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The challenges caused by the COVID-19 pandemic may soon help remove a major barrier to college admission for many Iowa students. The realization that overall grade point average and other factors might be a better gauge of some students' potential success than standardized tests is creating a growing movement across the country that the major universities in Iowa might soon adapt.

The Iowa City Press-Citizen reports that the Iowa Board of Regents is debating the elimination of the requirement to submit ACT/SAT standardized test scores to get into the University Of Iowa, Iowa State, or the University of Northern Iowa.

The universities would become "test-optional"

Many institutions outside Iowa follow this format. Students could certainly take the tests and submit their results, but it simply means they wouldn't be required to. Other, mostly undetermined criteria, like grade point average, would be more heavily weighted. That's where opponents to the move come in. More information on that criteria would be sure to come, but for now, they're concerned.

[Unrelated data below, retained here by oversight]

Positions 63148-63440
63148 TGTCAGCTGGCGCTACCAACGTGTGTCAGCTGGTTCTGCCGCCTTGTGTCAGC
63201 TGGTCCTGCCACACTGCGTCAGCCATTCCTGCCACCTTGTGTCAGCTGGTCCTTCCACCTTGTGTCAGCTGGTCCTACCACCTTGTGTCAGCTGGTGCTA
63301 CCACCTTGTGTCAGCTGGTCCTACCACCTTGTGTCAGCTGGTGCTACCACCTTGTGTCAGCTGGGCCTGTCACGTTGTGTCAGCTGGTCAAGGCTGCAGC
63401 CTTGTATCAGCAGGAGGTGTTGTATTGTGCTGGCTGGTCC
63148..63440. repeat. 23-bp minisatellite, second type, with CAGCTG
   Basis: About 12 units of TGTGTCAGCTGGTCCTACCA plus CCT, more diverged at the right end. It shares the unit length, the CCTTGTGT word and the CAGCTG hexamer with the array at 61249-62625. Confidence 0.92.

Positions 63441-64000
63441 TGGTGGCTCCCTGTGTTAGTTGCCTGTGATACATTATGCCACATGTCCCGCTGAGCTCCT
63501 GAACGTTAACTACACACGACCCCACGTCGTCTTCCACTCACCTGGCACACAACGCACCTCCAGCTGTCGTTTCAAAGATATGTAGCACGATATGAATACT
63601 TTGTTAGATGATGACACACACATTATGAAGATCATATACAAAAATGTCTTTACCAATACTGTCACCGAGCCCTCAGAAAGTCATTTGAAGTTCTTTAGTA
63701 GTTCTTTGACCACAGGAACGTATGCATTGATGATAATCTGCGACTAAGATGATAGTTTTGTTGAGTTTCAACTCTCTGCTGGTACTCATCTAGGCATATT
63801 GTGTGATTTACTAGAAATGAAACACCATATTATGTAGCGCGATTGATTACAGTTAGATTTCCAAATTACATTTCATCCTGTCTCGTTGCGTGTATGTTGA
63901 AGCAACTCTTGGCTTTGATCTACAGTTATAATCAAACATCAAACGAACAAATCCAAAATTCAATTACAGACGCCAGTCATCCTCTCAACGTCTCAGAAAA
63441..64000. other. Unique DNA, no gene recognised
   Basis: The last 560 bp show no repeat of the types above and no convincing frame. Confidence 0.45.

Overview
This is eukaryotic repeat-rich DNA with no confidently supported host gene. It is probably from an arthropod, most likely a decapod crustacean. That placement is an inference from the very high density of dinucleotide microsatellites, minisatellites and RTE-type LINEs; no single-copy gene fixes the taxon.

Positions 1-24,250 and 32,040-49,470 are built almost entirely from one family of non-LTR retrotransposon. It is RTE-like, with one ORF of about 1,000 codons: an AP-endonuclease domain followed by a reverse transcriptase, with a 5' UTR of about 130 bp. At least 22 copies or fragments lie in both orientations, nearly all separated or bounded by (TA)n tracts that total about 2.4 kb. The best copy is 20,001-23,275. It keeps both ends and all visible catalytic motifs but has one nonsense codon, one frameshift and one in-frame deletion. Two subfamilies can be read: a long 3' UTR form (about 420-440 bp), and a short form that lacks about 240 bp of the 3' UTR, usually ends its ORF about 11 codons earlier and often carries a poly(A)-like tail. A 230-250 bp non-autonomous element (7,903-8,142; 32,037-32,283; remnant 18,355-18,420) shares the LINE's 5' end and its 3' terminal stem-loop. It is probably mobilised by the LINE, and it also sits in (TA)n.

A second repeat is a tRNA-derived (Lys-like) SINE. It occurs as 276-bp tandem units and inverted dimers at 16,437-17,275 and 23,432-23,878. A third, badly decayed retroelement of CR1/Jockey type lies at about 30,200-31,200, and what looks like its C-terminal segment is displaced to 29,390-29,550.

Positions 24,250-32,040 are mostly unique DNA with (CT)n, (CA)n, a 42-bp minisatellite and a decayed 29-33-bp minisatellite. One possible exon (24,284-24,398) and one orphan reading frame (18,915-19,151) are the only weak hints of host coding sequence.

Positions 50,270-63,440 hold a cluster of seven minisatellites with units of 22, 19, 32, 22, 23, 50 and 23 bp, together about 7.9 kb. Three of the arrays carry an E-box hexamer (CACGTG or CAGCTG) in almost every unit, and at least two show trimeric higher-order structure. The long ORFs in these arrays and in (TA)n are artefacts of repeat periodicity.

The move will be taken up in a Board of Regents meeting on January 12, and if passed, would follow the Universities of Wisconsin, Illinois, and Nebraska, among others, like the University of California, who to date is the largest university to do away with test requirements.

The impact may hit a different group in Iowa City

The nonprofit ACT organization itself is based in Iowa City and has been preparing for this move. Janet Goodwin is the COO and said:

We agree with the regents that staying in a competitive context with their peers is important. I was expecting this after the new year; we had signals from our contacts that this was coming. We understand it, we support it, and we're here to support institutions as they work to support students.

There is also the matter of the cost of the test for some families. ACT is taking steps to help with that, creating fee waivers and test prep assistance.

If the Iowa Board of Regents approves the change next week, it then goes to Iowa Administrative Rules Review Committee. The Council of Provosts already approved it unanimously last November.

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